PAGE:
When it was Brittany Bruner-Ringo’s turn to pick the family vacation, it was always New Orleans. A city so full of life.
And that is how family described the 32-year-old who left the Oklahoma plains for the excitement of Southern California.
“She always made the best of things,” her mother, Kim Bruner, said. “It could be the saddest day, and she could make you laugh.”
Bruner-Ringo worked at a dementia care center. On March 19, she admitted a patient flown in from New York. She suspected he might have COVID-19, and she was nervous. For fear of frightening the patients, she hadn’t been allowed to wear a mask or gloves, she told her mom by phone that night. (A spokesperson from her employer said, “We have no issues in our environment using appropriate masking and gloves and have followed CDC guidelines throughout this pandemic. We have always had adequate PPE to protect our residents and associates.”)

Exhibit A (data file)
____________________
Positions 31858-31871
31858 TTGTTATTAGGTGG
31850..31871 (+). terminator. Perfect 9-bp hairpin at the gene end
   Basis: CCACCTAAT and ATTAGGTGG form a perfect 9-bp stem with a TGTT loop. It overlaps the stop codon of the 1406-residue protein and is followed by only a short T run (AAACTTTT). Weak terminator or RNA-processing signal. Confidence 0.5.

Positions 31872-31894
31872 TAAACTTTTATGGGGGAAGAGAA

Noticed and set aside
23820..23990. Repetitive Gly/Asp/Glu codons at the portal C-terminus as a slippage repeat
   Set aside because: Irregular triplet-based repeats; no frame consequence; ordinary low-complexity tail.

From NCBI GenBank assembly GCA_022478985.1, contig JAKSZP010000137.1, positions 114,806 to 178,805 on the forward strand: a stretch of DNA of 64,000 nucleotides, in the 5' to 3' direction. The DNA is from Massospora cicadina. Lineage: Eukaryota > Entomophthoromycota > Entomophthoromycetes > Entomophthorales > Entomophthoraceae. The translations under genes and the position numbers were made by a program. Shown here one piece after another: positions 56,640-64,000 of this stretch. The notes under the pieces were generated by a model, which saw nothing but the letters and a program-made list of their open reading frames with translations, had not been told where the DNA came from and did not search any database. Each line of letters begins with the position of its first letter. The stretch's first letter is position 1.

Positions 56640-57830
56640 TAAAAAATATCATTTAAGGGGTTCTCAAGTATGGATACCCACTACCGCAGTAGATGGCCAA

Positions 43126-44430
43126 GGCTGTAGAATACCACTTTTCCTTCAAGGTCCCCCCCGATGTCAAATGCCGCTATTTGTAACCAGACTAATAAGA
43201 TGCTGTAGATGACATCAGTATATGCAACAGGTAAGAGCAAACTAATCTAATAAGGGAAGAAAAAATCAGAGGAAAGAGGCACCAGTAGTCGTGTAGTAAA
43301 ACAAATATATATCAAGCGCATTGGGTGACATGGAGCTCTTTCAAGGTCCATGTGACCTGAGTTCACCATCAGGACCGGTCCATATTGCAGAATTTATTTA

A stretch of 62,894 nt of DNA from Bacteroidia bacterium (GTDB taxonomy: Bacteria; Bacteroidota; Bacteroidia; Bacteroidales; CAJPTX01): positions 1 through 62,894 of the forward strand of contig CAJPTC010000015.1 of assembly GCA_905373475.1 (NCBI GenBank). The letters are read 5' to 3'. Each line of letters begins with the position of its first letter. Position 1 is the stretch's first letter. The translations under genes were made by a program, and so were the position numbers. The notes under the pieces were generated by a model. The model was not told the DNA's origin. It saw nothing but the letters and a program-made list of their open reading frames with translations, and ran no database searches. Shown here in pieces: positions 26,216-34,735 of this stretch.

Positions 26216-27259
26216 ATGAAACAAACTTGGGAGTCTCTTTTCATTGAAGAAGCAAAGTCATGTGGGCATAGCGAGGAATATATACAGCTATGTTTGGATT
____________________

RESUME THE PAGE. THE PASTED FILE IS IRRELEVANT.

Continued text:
The following day, the patient grew worse. Bruner-Ringo checked into a hotel to isolate from her roommate. She later tested positive for COVID-19, but when she developed symptoms did not complain ― even to her mom: “She would say, ‘I’m fine. I’m going to beat this. Don’t worry about me.’”
Bruner, a veteran nurse herself, called the hotel front desk for help getting an ambulance to her daughter. She had just hung up with her daughter, who insisted she was fine, while struggling to breathe.